Physics & Astronomy ETDs

Publication Date

Fall 12-12-2020


Transient searches in radio astronomy have discovered some of the most extreme astrophysical phenomena in our universe. This has enabled us to study the physics of these explosive and dynamic sources. Most of the transient searches over the past 70 years have been at frequencies higher than 100 MHz leaving the transient sky below 100 MHz unexplored. The Long Wavelength Array (LWA) telescope offers an excellent opportunity to study the transient sky below 100 MHz with its wide field of view, high sensitivity and fast imaging at shorter timescales. This dissertation presents the transient searches carried out using the all-sky imaging capabilities of the LWA stations located in New Mexico (LWA1 & LWA-SV) and the Owens Valley Radio Observatory LWA (OVRO-LWA) located in California.

During the transient searches, we focused on cosmic transients as well as atmospheric transients. Blind searches of the sky using LWA1 and LWA-SV have resulted in the detection of a new cosmic transient source at 34 MHz. The detected transient had a flux density of 830 Jy and 15 seconds duration. The source did not have any optical or high energy counterparts and the origin of this source is still a mystery. The plasma trails left by bright meteors entering the Earth's atmosphere produce radio emission known as meteor radio afterglows (MRAs). We used the LWA1 and LWA-SV stations to search for co-observed MRAs. The luminosity measurements of 32 co-observed MRAs from the two stations revealed their isotropic radiation pattern. The new broadband imager at LWA-SV can make broadband spectral measurements of radio sources. The spectra of 86 MRAs collected with the broadband imager were used to study the correlation between spectral parameters and physical properties of MRAs. However, we do not observe any strong correlation between the spectral parameters and physical properties. The OVRO-LWA can provide higher angular resolution images of the sky compared to LWA1 and LWA-SV. The data collected from OVRO-LWA are used to search for high resolution observations of cosmic transients and MRAs. These observations of MRAs can provide some insights into their emission mechanism by probing the small scale plasma structures within the meteor trail.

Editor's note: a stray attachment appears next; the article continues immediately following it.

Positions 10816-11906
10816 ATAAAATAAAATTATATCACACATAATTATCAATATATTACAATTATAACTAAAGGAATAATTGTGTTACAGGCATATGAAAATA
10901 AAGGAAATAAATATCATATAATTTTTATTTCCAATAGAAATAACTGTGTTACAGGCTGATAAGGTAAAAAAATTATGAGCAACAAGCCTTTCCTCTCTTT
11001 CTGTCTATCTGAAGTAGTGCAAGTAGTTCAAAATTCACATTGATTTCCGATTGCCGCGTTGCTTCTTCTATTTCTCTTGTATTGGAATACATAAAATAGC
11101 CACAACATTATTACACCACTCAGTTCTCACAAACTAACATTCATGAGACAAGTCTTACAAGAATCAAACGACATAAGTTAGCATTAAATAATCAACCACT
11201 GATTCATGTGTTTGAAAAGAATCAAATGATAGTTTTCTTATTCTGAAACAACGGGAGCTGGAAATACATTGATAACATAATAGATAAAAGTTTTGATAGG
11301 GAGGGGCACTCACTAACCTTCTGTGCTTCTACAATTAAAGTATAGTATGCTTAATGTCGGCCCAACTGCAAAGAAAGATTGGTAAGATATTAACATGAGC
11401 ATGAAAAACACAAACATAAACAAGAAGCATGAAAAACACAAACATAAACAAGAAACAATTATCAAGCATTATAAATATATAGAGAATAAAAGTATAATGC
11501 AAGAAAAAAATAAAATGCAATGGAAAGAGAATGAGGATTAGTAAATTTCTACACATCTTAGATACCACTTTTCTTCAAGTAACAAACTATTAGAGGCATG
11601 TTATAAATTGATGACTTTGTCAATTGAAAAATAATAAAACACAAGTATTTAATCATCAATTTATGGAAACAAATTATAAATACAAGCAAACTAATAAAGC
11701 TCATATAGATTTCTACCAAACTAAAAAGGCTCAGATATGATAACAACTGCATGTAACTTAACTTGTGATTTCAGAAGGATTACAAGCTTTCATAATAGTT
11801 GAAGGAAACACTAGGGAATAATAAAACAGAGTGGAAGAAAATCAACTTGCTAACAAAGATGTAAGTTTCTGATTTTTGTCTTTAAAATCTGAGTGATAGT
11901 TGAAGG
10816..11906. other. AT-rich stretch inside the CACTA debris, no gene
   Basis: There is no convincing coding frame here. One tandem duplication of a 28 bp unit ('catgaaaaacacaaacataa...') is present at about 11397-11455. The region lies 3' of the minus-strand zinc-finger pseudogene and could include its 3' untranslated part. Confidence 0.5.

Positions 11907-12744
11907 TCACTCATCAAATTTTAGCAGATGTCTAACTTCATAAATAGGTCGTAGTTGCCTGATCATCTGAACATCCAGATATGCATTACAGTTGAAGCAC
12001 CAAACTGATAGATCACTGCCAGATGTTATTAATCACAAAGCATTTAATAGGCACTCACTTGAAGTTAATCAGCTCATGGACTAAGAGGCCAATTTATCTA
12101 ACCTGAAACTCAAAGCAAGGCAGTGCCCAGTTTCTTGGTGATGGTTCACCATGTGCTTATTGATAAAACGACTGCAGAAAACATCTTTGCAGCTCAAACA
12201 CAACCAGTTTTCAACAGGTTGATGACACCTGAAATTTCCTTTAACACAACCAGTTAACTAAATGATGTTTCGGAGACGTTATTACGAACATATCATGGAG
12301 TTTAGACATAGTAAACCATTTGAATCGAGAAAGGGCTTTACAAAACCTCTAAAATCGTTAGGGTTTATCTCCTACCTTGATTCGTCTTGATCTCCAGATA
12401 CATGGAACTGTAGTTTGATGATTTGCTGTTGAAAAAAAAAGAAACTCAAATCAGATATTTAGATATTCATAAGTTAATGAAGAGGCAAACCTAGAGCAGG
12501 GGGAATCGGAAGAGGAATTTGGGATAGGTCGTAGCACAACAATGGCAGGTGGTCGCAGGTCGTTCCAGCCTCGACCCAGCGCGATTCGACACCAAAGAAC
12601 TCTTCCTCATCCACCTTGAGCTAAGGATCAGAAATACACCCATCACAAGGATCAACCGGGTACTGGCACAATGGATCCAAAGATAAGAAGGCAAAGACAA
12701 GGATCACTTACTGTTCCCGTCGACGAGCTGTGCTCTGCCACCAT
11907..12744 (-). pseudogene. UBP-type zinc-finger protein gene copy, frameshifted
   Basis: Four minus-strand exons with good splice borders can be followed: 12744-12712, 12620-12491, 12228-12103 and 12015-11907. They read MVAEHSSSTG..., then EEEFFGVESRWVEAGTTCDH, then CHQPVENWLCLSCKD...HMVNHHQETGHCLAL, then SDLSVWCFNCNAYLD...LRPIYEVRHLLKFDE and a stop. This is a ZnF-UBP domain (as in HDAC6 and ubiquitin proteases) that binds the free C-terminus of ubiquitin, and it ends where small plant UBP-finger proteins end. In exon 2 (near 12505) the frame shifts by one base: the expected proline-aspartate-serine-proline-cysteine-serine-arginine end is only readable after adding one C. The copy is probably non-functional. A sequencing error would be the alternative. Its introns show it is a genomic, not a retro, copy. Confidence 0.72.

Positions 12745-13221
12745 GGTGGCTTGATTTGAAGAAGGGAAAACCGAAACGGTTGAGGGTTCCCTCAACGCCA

Degree Name


Level of Degree


Department Name

Physics & Astronomy

First Committee Member (Chair)

Dr. Gregory B. Taylor

Second Committee Member

Dr. Kenneth Obenberger

Third Committee Member

Dr. Jayce Dowell

Fourth Committee Member

Dr. Dinesh Loomba

Project Sponsors





radio transients, radio astronomy, meteors, meteor radio afterglows

Document Type